Beyond Daytime TV
“The Madonnas rest high above. The lion’s head watches the dove. And in the tomb beneath the hill, the secret flame blows bright and still.” Clues to the secret room of the Collins mausoleum at Eagle’s Hill cemetery, House of Dark Shadows (1970).
In our last episode, the cult status of Dark Shadows was briefly mentioned. When reluctant vampire Barnabas Collins was introduced in April of 1967, the daytime drama’s ratings soared. During its run, fans eagerly awaited the stars to exit the New York studio where Dark Shadows was filmed and greeted them in throngs when they made personal appearances across the country. It was not unusual to find pin-ups of Jonathan Frid and David Selby alongside Davy Jones and Bobby Sherman in 16 Magazine and Tiger Beat.
Lest you think studio marketing is a product of the last decade or two, as early as 1966, ABC took advantage of Dark Shadows’ appeal to housewives by licensing a series of Gothic romance novels and to kids by licensing board games, trading cards, comic books and more. Some merchandising continued long after the TV show actually ended, indicating the endearing quality of its characters and stories.
Of course, I have a memory of this aspect of Dark Shadows, too. There was one year in my life when I snuck downstairs early to see what Santa left under the Christmas tree, and it was the year I asked for the Barnabas Collins board game. It contained a set of plastic vampire teeth and plastic skeleton parts that would be assembled during game play. I’d never been so happy with a gift! (I don’t know how, when or why I ever got rid of it, but earlier this year I was able to replace it with a new one for my collection.)
Some of my favorite Dark Shadows items to collect are the original trading cards released in 1968 at the height of its merchandising. The set consists of 66 different black-and-white publicity stills from the show’s storylines. A second set was released a year later as the character of Quentin Collins (and actor David Selby) rose in popularity. The two sets are often distinguished by their borders: the first set uses pink, the second set uses green.
In a similar format, Dark Shadows Giant Pin-Ups and Quentin Postcards were released. In 1993, an original set of color trading cards was issued by Imagine Inc. and in 2001, a retro-looking set by Celebrity Inc. However, none are as interesting to me, or as hard to get, as the original pink-border set issued by Philadelphia Gum Corp. I’ve never found a complete set to add to my collection and single cards can be quite pricey.
In 1970, a theatrical version of Dark Shadows was released in theaters and was quite profitable for MGM. It was called House of Dark Shadows and remains to this day a creepy, atmospheric and frightening movie. Directed by series creator Dan Curtis, it combines the story of the introduction of Barnabas Collins with the story of his obsession over long-lost love, Josette DuPres.
In order to successfully consolidate what occurred over the course of 154 TV episodes into a 97-minute movie, Curtis and screenwriters Sam Hall and Gordon Russell, also Dark Shadows veterans, had to take some liberties with the story. They did a remarkable job of honoring the original series while at the same time producing a stand-alone movie experience. In essence, they eliminated the character of Victoria Winters (actress Alexandra Moltke had left the series by then) and turned the character Maggie Evans into both the Collins family governess and the possible reincarnation of Josette DuPres.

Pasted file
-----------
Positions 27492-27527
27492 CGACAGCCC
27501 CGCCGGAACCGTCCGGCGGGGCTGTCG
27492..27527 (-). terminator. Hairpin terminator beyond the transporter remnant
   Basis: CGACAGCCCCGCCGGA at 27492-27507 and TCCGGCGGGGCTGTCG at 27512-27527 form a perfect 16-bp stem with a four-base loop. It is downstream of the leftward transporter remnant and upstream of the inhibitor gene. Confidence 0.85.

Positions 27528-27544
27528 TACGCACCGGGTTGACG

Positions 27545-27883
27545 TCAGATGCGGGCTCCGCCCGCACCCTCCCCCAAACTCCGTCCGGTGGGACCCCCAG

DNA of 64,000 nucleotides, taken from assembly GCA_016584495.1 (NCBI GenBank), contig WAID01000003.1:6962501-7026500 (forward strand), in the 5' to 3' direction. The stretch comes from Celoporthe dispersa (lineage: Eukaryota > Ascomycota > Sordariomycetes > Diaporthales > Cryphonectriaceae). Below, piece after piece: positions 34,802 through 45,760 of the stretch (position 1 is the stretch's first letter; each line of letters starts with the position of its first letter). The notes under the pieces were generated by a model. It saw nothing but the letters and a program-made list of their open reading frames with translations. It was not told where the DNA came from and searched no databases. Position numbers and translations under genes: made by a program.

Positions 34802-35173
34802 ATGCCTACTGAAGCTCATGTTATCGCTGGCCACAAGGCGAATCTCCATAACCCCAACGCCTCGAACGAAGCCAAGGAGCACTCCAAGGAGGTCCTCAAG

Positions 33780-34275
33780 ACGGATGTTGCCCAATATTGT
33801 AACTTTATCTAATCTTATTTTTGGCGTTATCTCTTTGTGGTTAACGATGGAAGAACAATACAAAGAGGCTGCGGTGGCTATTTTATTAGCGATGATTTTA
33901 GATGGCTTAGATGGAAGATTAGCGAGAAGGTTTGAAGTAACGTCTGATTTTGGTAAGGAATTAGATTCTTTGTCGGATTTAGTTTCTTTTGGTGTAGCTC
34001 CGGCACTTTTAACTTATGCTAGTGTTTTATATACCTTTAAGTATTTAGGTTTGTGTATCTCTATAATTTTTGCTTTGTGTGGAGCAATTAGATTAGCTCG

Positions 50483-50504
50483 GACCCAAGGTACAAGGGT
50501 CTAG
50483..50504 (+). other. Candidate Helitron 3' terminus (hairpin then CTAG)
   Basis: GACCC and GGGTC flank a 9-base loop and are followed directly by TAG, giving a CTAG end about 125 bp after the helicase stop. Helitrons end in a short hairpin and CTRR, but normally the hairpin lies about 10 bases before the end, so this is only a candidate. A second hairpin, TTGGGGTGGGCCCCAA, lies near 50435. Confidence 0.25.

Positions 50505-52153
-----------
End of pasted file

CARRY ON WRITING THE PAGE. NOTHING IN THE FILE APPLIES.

Since the movie was filmed three years into the TV show, but was telling a story that was two years old, many current cast members got to participate as different characters. Virtually every familiar face from Dark Shadows, the series, appeared in House of Dark Shadows, the movie. And the character of Professor Elliott Stokes (whom I liken to Van Helsing from Dracula), introduced in the series long after the original Barnabas storyline, became a prominent role in the movie.
While the faces are the same, you might at times think the actors behind them are different due to the improvement in their thespian skills. They are actually acting, instead of reading (and forgetting) lines. Also, the sets are positively sturdy when compared to the series. Filmed on location in upstate New York, there’s no fear that they’re going to topple over onto the cast. And they are milked for all their Gothic worth… spider webs, fog, dust, decay and, yes, a lot of dark shadows. Finally, the brief musical cues of composer Robert Cobert, while familiar, are beefed up and extended, providing a marvelous genre soundtrack.
Even if I were not a Dark Shadows fan, I would love House of Dark Shadows! I wholeheartedly recommend it as a classic horror movie of the 70’s. It doesn’t hurt that Barnabas Collins is portrayed almost completely as sadistic and evil, with little of the romantic pining he did later in the series. He’s not really a “reluctant vampire” at all in the movie, which makes him (and it) all the more terrifying.
I’ll close by sharing my final memory (I promise) of the original Dark Shadows. When it was first released, my aunt Nancy took me to see House of Dark Shadows at the Chief Theater in Enid, Oklahoma. Going after school on a weekday, we arrived late; I realize now it was about 35 minutes into the movie. (After Carolyn’s death-by-vampire, David was playing at the deserted swimming pool on the Collins estate.) 35 minutes later, when Barnabas was transformed into an old man, I told Nancy I wanted to leave. She asked, “To the bathroom?” I replied, “No, I want to leave the movie.”
Once again, as a child, Dark Shadows had terrified me. I have no doubt it was a huge influence on my ever-growing, adult fondness for horror movies. It will always have a spot in my heart, regardless of its incarnation.
Please join me for our next episode, coming soon: “Prime Time for Dark Shadows”.